The Playdate Kids Gazette

This blog is dedicated to all of the Playdate Kids Club Members. We will offer fun to read articles, tips for parents, ideas for arts and crafts projects and more!

Thursday, December 28, 2006

All of us at Playdate Kids Publishing wish you and yours a Happy Holiday Season. For all of you who celebrate Christmas, we hope that Santa Claus brought magic and joy into your homes on Christmas morning.

Looking forward to a new year filled with laughter, love and hope.

With kind regards,

The Playdate Kids Publishing Team

Tuesday, December 19, 2006

Why Should Parents Use Self-Help Books for Their Kids?

Sure, life is difficult as an adult, but who ever said being a kid was easy?

Children may be seemingly carefree but when life’s rollercoaster goes from its climb down to the drop, kids need support more than adults. Children face a number of life challenges in their day to day lives such as a divorce of their parents, a sick family member, a new baby in the family (yes, even this is a difficult life challenge for many young children), child abuse, death of a pet and more. It is imperative that parents and guardians do everything they can to talk the young children through the life process and establish an open line of communication and a haven for support.

The worst thing a parent or guardian can do in a time of family crisis—minor or major, is ignore the situation, pretend it is not happening or lie. Children need to be given all the information about a situation in an easy to understand, digestible manner. Their feelings and psyche should be taken into careful consideration—however, they should never be lied to or else the trust between you and the child can be forever lost. Children can carry feelings of anger, sadness or resentment if they ever find out that their parent or their guardian has lied about something of remote importance.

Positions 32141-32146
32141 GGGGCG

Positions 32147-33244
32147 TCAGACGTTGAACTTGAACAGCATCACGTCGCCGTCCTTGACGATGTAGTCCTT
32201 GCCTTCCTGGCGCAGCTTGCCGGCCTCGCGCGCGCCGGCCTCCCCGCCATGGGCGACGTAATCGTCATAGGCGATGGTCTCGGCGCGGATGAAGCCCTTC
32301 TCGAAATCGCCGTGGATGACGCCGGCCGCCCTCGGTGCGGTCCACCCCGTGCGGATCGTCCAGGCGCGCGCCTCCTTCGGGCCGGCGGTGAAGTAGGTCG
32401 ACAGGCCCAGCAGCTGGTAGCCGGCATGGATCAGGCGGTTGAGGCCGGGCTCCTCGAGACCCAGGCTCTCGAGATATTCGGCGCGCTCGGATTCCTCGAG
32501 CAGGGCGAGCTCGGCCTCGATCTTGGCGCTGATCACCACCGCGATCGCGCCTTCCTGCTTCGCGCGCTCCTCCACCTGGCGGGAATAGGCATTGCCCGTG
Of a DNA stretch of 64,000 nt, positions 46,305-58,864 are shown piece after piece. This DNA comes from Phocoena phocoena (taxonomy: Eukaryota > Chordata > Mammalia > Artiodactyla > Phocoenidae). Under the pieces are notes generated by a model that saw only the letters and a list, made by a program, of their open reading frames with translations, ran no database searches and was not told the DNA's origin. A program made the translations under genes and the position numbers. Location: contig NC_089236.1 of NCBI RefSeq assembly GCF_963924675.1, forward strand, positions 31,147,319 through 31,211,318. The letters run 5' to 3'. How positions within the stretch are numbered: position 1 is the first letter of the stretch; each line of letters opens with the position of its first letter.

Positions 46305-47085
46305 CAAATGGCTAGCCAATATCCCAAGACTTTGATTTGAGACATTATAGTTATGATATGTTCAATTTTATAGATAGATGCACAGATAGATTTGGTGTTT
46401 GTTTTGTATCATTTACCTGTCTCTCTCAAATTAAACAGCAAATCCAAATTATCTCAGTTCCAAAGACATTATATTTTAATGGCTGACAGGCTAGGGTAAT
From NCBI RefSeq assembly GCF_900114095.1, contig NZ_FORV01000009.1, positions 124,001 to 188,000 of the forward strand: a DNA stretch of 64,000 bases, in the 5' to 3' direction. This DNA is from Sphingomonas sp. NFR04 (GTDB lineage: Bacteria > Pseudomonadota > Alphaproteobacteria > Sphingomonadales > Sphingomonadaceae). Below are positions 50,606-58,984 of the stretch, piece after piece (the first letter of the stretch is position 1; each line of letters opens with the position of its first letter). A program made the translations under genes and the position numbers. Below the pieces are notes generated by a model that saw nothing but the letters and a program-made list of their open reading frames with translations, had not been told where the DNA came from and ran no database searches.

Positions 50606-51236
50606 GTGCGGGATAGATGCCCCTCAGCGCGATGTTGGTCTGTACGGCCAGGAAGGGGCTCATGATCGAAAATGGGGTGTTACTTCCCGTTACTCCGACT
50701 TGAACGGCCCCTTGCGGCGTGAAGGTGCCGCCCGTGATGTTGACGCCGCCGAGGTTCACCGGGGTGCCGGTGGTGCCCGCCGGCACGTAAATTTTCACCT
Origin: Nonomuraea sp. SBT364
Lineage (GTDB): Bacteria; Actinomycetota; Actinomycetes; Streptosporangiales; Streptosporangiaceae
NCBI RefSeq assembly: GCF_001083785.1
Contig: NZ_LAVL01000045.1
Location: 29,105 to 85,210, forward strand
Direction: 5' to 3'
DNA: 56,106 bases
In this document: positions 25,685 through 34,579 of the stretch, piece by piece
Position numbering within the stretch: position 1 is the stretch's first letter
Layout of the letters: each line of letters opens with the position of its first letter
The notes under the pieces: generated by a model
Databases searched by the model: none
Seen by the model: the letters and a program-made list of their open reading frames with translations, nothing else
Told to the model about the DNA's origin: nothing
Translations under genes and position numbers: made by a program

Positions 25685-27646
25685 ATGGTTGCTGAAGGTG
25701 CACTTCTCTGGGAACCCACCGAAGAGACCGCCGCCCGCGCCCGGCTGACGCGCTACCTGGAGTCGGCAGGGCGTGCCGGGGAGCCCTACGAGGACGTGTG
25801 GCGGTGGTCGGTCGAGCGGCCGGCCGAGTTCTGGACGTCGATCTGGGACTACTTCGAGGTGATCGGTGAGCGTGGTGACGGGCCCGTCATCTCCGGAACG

How do self-help books help?

Self-help books can assist the situation as a crutch or guide. The books show the child that they are not alone in their situation and that other kids and families go through similar issues and most importantly—get through it. These books exemplify each situation in the best light so that children can see a positive outlook on their own situation— and be given hope and tools for coping. Self-help books that are written by a doctor offer medical advice based on years of proven experience, research and testing. They are almost as good as sitting in the doctor’s office and having a conversation about the problem. In fact, many doctors use books in their own practice.

Playdate Kids Publishing offers books on a variety of subjects that are written specifically to young children between the ages of three and six. The books offer children friendly, non-intimidating, non-threatening storylines blended with loveable characters who show acts of kindness, intelligence, manners and sympathy. The Playdate Kids become a friend to the reader—offering a support system through early literacy edutainment.

When the going gets tough—The Playdate Kids offer a helping hand.

Wednesday, December 13, 2006